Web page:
Web mapping services like Google Maps are excellent tools for dynamically navigating portions of the Earth, especially in urban areas. These tools are not only used by everyday users looking for (best) routes between waypoints but also by businesses that rely on accurate mapping features for food delivery services and many more.
Given current road network conditions and a certain candidate route between waypoints, accurate prediction of Expected time of arrival (ETA) prediction is a vital task. With accurate predictions, traffic participants can make better judgments, potentially avoiding crowded areas and reducing the overall time spent stuck in traffic. It’s vital to remember that effective ETA predictors must be able to reason about future conditions that aren’t always evident from the current road condition.
A team of researchers from DeepMind, Waymo, Google, Amazon, Facebook AI, Sea AI Lab propose a new graph neural network model for ETA prediction. The proposed model is deployed in production at Google Maps. Compared to the prior production baseline, the new model has resulted in considerable reductions in negative ETA outcomes across all trips worldwide.
The team explains that because the road network is readily characterized by a graph of road segments and intersections, graph representation learning techniques, notably graph neural networks (GNNs), are suited to ETA prediction.
Providing anticipated trip time given a user-provided beginning point and a route indicated by a prior system is known as arrival time estimation. This is challenging to solve since it requires both spatial (as collected within the road network) and temporal information (the evolution of traffic conditions over time).
The model is based on the Graph Network architecture and follows the concept of the encodeprocess-decode. This helped the team better to align itself with the iterative nature of traffic calculations and tracking systems. It is known that improving this alignment helps GNNs to generate a different distribution of graphs.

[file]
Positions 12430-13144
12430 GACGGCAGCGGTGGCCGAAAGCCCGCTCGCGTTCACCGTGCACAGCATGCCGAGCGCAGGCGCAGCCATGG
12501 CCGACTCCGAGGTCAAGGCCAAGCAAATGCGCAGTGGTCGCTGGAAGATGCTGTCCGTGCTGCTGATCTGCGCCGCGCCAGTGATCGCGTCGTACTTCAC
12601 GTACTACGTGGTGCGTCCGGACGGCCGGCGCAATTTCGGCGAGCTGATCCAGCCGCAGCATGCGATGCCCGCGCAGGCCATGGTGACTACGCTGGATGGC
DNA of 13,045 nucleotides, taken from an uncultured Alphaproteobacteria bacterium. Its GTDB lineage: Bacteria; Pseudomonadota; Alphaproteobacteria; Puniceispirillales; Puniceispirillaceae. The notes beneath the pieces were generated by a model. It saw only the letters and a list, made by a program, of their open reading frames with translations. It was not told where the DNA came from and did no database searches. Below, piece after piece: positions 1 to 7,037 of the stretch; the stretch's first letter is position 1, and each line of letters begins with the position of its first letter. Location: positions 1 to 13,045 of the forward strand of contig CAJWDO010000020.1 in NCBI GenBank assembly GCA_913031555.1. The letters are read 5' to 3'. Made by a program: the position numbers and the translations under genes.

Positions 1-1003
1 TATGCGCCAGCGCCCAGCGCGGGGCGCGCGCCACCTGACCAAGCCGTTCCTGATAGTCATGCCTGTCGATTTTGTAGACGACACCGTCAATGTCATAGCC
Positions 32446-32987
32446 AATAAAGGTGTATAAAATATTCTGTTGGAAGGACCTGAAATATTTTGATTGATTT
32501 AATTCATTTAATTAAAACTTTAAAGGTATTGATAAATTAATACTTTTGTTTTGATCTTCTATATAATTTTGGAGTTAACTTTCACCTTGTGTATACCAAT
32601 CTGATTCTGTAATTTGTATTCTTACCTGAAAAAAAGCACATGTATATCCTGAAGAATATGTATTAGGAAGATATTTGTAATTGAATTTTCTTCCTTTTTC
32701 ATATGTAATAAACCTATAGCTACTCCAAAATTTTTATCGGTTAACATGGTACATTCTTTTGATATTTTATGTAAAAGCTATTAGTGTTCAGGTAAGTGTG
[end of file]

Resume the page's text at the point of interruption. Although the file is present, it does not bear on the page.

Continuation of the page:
While the model’s main components are based on the Graph Network paradigm, ETA prediction in production invites highly unstable training conditions over multiple batches of requests, especially over routes of varying scales. The researchers used reinforcement learning’s MetaGradients methodology to dynamically modify the learning rate during training and stabilize it across several unequal query batches, resulting in a production-ready GNN model.
Historically, GNNs are widely used to estimate traffic conditions. In the case of road networks, such time-series often correlate to historical speeds measured at regular time periods. While the proposed GNN model only processes static inputs and does not anticipate future speeds, having some idea of future traffic flow behavior is likely to be useful for ETA prediction.
Furthermore, there are numerous patterns inherent in the topology of the road network that may be very useful in anticipating traffic flow. Similar themes in a region’s road network are likely to correspond to similar traffic dynamics. Therefore automatically detecting and compressing them could be beneficial. For this, the researcher has directly modified proven unsupervised GNN approaches such as graph auto-encoders and deep graph infomax to permit such effects and demonstrated benefits to more accurate ETA predictions.
In addition to this, different types of heuristical computations over road networks may need distinct data aggregation methods. The shortest path-finding, for example, would need optimizing the signals in a node’s neighborhood, but flow estimates might necessitate summing such signals. The team investigated various combinations of GNN aggregation functions inspired by the primary neighborhood aggregation design and found them helpful across many modeling situations.